How To Cook Steel-Cut Oats, The Anti-Inflammatory Breakfast Dietitians Can’t Get Enough Of

Photo: Stocksy/Nataša Mandić
As far as healthy foods go, oatmeal is pretty basic. It isn't mashed up and served at parties like avocados. It isn't colorful like smoothies or beet-based hummus. And it isn't ever-evolving like plant-based meat. But you know what oatmeal is? Reliable, nutrient-rich, and endlessly customizable—and these traits certainly count for a lot.

Registered dietitians' and doctors' love affair with oatmeal has been a long-lasting one for good reason. Oats benefit essentially every part of the body. Besides, similar to pasta, oatmeal's mild flavor profile makes it super versatile so you can customize it with herbs, nut butters, and other ingredients that only enhance its nutritional density.

When you peruse the oat options at the grocery store, you'll see that there are a few different types to choose from: instant, rolled, and steel-cut. Instant oats are pre-cooked and boiled so they take less time to cook. Rolled oats are steamed and pressed when they're processed. This helps them cook faster and absorb more liquid. (If you're baking with oats, this is the one to go with.) As for steel-cut oats, this type takes the longest to cook (between 20 and 30 minutes), but it's so worth it. Steel-cut oats are made by the oat groats being chopped instead of rolled. This makes their texture similar to rice, with an alluringly toasty, nutty flavor.

All three oat varieties make for a delicious and healthy breakfast. Want to give steel-cut oats a try? Detailed here are instructions of exactly how to cook steel-cut oats, recipe ideas, and the health benefits of working them into your meal rotation.

What are the health benefits of oats?

Whatever type of oats you go for, you'll be benefiting your gut microbiome, cardiovascular health, and so much more. Here are some of the biggest benefits to be aware of:

1. Oats are a good source of fiber.

A quarter-cup of steel-cut oats has four grams of fiber, a nutrient that's crucial for the body to function properly. Fiber keeps the digestive tract running properly, protects against chronic inflammation, and is also linked to keeping the immune system in tip-top shape.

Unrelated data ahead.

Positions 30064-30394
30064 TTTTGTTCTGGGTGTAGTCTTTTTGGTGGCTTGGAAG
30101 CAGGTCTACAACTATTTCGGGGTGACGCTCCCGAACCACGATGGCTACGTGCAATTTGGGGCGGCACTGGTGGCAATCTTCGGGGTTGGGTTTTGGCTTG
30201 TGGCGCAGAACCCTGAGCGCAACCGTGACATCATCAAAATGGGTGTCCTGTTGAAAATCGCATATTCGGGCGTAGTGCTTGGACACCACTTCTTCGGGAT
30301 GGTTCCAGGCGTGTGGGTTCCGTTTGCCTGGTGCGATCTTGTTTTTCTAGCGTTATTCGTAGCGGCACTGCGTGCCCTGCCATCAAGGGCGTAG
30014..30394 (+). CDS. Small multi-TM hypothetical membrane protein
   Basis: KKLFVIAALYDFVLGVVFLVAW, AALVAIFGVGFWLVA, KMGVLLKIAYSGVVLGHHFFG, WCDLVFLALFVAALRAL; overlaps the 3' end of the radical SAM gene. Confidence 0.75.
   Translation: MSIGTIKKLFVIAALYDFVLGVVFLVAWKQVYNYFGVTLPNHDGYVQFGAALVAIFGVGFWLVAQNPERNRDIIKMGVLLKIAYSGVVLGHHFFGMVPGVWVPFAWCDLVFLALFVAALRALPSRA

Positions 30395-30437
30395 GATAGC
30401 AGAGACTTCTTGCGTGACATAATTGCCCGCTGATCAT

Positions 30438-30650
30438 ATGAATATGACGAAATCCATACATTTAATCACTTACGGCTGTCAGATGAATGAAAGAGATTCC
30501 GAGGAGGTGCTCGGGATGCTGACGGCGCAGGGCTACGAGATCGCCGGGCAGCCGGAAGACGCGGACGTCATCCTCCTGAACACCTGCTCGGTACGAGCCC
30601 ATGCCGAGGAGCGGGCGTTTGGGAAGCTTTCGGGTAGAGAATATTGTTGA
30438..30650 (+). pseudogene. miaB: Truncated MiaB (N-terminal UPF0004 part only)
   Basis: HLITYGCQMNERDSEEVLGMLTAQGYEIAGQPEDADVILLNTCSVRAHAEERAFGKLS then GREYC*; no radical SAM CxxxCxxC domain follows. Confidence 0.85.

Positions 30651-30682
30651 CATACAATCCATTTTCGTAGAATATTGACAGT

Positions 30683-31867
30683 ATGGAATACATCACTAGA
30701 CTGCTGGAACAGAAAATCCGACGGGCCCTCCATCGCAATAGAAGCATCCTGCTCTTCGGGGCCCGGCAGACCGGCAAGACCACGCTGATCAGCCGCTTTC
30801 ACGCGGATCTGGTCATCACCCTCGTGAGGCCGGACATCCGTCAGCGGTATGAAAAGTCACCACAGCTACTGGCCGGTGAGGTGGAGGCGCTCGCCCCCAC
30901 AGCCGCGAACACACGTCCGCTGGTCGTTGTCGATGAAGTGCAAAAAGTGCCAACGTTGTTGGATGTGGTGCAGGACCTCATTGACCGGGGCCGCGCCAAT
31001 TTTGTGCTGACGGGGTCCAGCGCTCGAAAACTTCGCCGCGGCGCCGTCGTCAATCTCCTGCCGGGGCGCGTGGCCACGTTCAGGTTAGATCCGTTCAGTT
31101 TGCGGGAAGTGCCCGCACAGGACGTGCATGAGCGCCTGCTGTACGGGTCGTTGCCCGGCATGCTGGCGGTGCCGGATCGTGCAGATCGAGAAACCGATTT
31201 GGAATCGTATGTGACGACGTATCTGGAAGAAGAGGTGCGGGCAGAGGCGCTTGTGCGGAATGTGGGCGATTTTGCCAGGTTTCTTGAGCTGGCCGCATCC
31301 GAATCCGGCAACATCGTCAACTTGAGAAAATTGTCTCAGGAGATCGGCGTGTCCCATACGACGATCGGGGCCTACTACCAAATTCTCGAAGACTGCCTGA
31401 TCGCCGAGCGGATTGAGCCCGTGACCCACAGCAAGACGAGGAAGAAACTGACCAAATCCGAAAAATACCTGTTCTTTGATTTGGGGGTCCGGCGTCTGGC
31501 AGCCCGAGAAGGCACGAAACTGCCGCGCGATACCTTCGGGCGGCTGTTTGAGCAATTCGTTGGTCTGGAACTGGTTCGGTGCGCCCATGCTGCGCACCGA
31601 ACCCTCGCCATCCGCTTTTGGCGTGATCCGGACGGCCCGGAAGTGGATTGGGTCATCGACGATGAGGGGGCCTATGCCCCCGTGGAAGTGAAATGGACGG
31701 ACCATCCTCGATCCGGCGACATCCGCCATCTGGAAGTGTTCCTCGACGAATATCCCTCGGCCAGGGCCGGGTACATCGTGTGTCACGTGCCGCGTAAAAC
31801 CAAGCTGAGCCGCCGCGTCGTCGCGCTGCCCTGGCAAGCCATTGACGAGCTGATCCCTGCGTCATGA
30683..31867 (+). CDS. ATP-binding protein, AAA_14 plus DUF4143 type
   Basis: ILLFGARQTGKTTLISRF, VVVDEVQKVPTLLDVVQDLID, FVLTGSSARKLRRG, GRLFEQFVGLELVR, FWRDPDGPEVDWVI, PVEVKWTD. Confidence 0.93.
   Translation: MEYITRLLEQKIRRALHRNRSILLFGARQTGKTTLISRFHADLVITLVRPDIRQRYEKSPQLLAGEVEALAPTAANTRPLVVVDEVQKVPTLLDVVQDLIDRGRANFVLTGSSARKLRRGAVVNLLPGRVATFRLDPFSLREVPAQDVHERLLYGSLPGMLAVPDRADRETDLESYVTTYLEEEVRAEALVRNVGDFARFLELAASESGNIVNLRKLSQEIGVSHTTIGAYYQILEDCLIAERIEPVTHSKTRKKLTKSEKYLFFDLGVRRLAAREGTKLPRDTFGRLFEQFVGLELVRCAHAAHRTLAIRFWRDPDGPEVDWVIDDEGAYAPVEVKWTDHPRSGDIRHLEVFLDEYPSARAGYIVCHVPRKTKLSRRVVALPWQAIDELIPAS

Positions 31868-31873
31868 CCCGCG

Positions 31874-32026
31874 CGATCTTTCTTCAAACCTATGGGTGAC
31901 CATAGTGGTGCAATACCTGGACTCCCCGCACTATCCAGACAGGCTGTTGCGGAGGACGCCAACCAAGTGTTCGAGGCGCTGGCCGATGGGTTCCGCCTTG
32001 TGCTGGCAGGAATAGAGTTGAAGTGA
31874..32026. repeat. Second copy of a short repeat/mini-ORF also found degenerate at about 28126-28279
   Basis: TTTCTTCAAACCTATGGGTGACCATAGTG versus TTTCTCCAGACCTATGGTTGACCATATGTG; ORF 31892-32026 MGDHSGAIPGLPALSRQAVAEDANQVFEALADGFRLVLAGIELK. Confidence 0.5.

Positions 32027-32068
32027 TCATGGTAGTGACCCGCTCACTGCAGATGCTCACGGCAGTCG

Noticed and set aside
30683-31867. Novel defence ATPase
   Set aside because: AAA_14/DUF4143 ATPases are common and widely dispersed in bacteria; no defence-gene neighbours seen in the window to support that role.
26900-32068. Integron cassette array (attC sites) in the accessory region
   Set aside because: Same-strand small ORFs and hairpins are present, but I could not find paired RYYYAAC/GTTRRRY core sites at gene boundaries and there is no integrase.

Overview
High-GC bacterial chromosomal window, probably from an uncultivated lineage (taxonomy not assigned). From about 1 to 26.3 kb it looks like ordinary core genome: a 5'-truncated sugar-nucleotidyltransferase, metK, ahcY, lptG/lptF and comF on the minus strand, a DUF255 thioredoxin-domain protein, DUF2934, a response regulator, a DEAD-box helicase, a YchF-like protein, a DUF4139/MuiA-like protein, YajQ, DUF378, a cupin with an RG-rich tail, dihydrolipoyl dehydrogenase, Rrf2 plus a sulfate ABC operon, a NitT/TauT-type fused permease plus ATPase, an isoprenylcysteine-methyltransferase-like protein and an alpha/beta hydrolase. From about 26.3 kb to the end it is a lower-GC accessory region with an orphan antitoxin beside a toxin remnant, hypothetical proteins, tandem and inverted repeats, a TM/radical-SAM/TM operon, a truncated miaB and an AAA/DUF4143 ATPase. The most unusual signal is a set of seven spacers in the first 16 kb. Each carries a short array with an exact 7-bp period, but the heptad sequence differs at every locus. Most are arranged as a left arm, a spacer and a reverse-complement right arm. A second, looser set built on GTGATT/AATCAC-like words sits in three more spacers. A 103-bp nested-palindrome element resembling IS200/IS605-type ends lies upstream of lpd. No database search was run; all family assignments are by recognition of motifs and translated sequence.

2. They provide the body with energy.

Besides those four grams of fiber, a quarter-cup of steel-cut oats has five grams of protein. That means it will give your body enough energy to power through the next few hours while keeping you full.

3. Oats are full of antioxidants that fight inflammation.

Another nutrient oats are full of is antioxidants, which are linked to supporting both brain and heart health. This is because antioxidants help fight chronic inflammation, protecting the body from free radicals. We come into contact with free radicals through environmental toxins, like pollution, and over time, exposure to them can damage cell DNA. That's why it's so important to fill up on antioxidant-rich foods, like steel-cut oats.

4. They keep blood sugar levels steady.

Ever have one of those days where you feel all over the place? You're energized and in a good mood and then an hour later you just completely crash? That's not going to happen with oats. Instead, oats help keep blood sugar levels steady, which in turn will keep your energy and mood steady too.

5. Oats are good for the skin.

Steel-cut oats have nutrients that support the inner workings of the body, sure, but they also work from the inside out benefitting the skin too. This is because oats have vitamin E, zinc, and silica, which are all linked to skin health. Oatmeal is often a topical remedy for inflamed skin for this reason; it's that effective!

How to cook steel-cut oats

As previously mentioned, steel-cut oats take longer to make than instant and rolled oats, but that doesn't mean cooking 'em up is hard (it's not). Here's how to do it, step-by-step:

1. Mix your steel-cut oats with water, milk, or alternative milk.

There are a couple different options when it comes to what liquid to cook your oats in. Using water will give the oats more texture and a nuttier taste, while using milk (or alternative milk) will make the end result smoother and creamier. Either one is great—there's no wrong option here—it just comes down to personal preference.